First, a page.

Friday, June 6, 2014

When We Protect By Attack

Have you ever been a part of a community when war suddenly breaks out within it? It begins with two people in the group getting into a disagreement, sometimes a big one... and before you know it, the entire community has taken sides, drawn lines in the sand, and begun pelting each other with word bombs.

To my chagrin, I must admit to having done this. I've taken the side of someone I cared about (that's not cringe-worthy, necessarily)... but I've participated in the attacks on the people who sat on the other side. But, far worse, I must admit to being part of the original disagreement. I must admit to letting people take my side. And I must admit to saying nothing when people who took my side defended me by attacking those on the other.

There is a kind of smug satisfaction that comes when people defend you in that way. It feels like a validation that you're the one that's right -- that people care so much about the offenses done to you that they're willing to attack in your name. If that's so, clearly you must be the victim. Clearly, you are the one worthy of that sort of support. Clearly, you are the one who is right.

But... perhaps it says something about you that people are willing to attack others in your name. But more, it says something about you that you are willing to let them. That you being right and you being the victim is more important than exhibiting kindness and compassion. That you being right is worth other people being attacked.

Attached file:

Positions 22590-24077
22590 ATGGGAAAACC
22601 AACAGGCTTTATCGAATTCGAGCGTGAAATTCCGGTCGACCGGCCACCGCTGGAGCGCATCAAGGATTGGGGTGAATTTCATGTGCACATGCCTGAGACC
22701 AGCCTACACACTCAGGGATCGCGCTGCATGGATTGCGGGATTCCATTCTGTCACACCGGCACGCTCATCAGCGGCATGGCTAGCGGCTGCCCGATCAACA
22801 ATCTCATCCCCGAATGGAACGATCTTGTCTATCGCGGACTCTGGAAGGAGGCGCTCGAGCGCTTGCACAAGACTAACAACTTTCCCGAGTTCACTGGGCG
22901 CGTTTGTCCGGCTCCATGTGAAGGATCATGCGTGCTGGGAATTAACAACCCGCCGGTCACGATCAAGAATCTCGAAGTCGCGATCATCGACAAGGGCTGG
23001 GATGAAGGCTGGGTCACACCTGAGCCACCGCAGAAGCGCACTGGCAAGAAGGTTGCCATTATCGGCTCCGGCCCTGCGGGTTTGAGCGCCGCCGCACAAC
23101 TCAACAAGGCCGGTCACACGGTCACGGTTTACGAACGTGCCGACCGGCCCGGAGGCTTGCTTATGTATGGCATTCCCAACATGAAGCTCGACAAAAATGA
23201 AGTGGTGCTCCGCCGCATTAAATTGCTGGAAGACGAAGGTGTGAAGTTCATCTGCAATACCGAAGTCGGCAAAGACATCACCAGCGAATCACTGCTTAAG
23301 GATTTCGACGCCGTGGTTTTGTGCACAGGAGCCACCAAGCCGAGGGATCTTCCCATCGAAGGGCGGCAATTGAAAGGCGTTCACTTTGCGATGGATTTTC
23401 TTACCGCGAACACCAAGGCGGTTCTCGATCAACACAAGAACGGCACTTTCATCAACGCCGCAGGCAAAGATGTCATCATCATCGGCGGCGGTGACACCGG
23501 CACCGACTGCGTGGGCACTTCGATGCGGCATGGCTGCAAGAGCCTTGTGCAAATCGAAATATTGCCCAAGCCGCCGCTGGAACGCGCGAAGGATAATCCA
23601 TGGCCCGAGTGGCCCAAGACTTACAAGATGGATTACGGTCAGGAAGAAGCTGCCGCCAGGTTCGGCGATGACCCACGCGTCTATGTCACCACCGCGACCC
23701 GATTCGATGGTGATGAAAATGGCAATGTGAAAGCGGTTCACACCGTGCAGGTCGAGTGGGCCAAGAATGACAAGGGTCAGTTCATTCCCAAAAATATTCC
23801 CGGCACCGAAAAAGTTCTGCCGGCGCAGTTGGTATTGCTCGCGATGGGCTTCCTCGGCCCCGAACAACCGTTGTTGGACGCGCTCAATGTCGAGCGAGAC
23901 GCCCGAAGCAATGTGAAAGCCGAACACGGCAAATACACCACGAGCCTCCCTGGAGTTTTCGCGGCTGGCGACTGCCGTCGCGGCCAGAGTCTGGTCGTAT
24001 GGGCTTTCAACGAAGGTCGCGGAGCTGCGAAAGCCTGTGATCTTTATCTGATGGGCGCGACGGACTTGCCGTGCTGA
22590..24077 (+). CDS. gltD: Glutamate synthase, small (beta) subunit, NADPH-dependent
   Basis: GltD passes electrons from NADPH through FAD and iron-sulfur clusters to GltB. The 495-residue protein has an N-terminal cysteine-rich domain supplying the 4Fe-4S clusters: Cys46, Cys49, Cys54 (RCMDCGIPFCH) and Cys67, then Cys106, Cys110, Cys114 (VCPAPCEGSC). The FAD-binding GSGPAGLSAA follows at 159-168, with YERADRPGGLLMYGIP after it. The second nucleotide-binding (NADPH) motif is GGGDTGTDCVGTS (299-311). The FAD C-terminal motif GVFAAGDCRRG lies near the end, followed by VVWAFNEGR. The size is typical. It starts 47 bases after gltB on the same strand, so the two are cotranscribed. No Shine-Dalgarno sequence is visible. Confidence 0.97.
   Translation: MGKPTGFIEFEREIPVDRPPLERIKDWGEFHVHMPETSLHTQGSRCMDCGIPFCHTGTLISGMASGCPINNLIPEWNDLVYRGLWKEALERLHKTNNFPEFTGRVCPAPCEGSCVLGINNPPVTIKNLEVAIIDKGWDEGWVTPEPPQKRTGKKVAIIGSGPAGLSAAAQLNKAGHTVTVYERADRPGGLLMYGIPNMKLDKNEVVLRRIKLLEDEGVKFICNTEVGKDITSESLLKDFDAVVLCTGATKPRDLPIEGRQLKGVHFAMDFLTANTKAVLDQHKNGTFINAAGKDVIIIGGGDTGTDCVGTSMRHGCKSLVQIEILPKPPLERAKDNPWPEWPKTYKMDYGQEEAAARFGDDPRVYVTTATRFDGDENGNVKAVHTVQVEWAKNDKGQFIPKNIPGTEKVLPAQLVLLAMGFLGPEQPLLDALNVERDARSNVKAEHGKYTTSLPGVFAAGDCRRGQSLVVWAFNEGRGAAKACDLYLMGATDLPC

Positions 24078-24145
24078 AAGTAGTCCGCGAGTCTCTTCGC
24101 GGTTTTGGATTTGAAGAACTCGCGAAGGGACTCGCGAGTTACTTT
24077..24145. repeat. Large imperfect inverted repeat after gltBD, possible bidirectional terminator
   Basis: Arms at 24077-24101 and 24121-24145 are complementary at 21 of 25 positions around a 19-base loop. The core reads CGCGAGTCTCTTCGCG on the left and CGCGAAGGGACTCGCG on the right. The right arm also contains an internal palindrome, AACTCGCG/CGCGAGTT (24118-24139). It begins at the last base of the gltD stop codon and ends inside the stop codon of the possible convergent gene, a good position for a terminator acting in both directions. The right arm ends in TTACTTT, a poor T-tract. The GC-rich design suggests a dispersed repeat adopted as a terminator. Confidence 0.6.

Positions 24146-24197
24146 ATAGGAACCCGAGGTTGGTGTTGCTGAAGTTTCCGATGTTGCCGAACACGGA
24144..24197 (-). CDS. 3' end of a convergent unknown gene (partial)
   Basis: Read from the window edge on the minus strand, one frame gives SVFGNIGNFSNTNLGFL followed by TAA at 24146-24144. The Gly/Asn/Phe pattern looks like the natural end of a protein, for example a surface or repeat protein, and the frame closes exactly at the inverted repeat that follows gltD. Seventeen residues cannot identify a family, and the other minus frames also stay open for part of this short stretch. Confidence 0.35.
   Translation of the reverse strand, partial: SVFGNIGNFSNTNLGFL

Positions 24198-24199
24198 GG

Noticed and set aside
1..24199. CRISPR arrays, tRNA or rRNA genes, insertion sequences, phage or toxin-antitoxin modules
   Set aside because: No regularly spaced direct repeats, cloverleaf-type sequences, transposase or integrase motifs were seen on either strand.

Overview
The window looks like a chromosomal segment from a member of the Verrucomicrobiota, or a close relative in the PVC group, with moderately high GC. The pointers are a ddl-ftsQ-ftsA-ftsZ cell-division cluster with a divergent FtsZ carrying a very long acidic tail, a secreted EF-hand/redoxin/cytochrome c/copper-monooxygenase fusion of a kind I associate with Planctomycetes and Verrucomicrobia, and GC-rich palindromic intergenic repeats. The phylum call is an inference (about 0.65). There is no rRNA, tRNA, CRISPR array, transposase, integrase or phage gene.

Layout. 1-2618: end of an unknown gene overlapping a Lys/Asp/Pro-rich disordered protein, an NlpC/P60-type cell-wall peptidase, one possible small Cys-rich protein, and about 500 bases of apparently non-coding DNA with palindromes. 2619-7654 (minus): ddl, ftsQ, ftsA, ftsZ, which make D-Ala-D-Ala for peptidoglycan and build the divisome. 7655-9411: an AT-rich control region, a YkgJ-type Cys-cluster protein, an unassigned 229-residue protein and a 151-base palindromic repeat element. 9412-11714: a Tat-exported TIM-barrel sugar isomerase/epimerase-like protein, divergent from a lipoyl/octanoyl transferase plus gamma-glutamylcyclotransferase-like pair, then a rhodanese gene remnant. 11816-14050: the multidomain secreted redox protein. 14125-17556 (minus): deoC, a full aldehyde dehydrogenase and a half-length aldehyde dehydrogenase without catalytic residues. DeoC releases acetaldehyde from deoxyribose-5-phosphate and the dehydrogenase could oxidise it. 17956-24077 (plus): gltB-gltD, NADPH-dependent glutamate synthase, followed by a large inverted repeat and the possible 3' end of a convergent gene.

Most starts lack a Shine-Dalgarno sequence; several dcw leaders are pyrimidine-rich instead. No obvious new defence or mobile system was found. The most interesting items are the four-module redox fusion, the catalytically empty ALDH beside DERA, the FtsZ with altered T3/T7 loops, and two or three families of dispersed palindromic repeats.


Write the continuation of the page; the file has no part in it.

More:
I know the temptation to protest, "Oh, but I haven't asked them to do that... they're making their own choices!" Like this absolves me of guilt.... but, in truth, it does not. For, if I said something, if I protested that it wasn't right to treat others in that way, don't you think that it would have an effect? The way people defend us, and the way we let them, it says something about who we are.

And if you're the person thinking that attacking someone else is a good way to protect and defend the person you love... Stop and think about that. Stop and think about what that says about you... and what you're saying about the person you're trying to protect.

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